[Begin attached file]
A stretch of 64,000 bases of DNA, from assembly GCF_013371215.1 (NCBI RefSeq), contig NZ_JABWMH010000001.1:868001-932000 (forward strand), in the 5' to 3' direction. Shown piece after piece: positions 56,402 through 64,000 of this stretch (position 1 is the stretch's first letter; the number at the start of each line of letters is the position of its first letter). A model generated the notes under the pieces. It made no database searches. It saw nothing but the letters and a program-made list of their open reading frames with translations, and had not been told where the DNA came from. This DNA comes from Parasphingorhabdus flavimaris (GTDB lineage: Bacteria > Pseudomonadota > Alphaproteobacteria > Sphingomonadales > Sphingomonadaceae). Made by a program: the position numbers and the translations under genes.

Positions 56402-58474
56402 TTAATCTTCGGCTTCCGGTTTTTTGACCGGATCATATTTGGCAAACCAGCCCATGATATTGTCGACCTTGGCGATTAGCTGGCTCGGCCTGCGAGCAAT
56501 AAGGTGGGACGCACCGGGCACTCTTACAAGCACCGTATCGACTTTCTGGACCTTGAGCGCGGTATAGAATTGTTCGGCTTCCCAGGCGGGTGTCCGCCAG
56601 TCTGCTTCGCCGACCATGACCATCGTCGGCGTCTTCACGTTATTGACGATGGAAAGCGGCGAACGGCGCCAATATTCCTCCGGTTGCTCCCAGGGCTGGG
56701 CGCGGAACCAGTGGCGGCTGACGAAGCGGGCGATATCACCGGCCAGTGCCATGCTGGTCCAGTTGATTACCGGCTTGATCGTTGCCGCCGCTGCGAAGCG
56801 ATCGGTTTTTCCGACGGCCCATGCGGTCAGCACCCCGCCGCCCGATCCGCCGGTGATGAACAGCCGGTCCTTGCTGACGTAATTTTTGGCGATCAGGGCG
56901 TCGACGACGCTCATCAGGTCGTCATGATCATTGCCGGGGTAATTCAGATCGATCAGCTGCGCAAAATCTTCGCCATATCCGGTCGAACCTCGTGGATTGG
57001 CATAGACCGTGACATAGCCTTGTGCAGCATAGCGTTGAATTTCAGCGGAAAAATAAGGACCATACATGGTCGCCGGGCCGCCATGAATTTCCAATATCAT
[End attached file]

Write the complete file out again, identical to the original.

A stretch of 64,000 bases of DNA, from assembly GCF_013371215.1 (NCBI RefSeq), contig NZ_JABWMH010000001.1:868001-932000 (forward strand), in the 5' to 3' direction. Shown piece after piece: positions 56,402 through 64,000 of this stretch (position 1 is the stretch's first letter; the number at the start of each line of letters is the position of its first letter). A model generated the notes under the pieces. It made no database searches. It saw nothing but the letters and a program-made list of their open reading frames with translations, and had not been told where the DNA came from. This DNA comes from Parasphingorhabdus flavimaris (GTDB lineage: Bacteria > Pseudomonadota > Alphaproteobacteria > Sphingomonadales > Sphingomonadaceae). Made by a program: the position numbers and the translations under genes.

Positions 56402-58474
56402 TTAATCTTCGGCTTCCGGTTTTTTGACCGGATCATATTTGGCAAACCAGCCCATGATATTGTCGACCTTGGCGATTAGCTGGCTCGGCCTGCGAGCAAT
56501 AAGGTGGGACGCACCGGGCACTCTTACAAGCACCGTATCGACTTTCTGGACCTTGAGCGCGGTATAGAATTGTTCGGCTTCCCAGGCGGGTGTCCGCCAG
56601 TCTGCTTCGCCGACCATGACCATCGTCGGCGTCTTCACGTTATTGACGATGGAAAGCGGCGAACGGCGCCAATATTCCTCCGGTTGCTCCCAGGGCTGGG
56701 CGCGGAACCAGTGGCGGCTGACGAAGCGGGCGATATCACCGGCCAGTGCCATGCTGGTCCAGTTGATTACCGGCTTGATCGTTGCCGCCGCTGCGAAGCG
56801 ATCGGTTTTTCCGACGGCCCATGCGGTCAGCACCCCGCCGCCCGATCCGCCGGTGATGAACAGCCGGTCCTTGCTGACGTAATTTTTGGCGATCAGGGCG
56901 TCGACGACGCTCATCAGGTCGTCATGATCATTGCCGGGGTAATTCAGATCGATCAGCTGCGCAAAATCTTCGCCATATCCGGTCGAACCTCGTGGATTGG
57001 CATAGACCGTGACATAGCCTTGTGCAGCATAGCGTTGAATTTCAGCGGAAAAATAAGGACCATACATGGTCGCCGGGCCGCCATGAATTTCCAATATCAT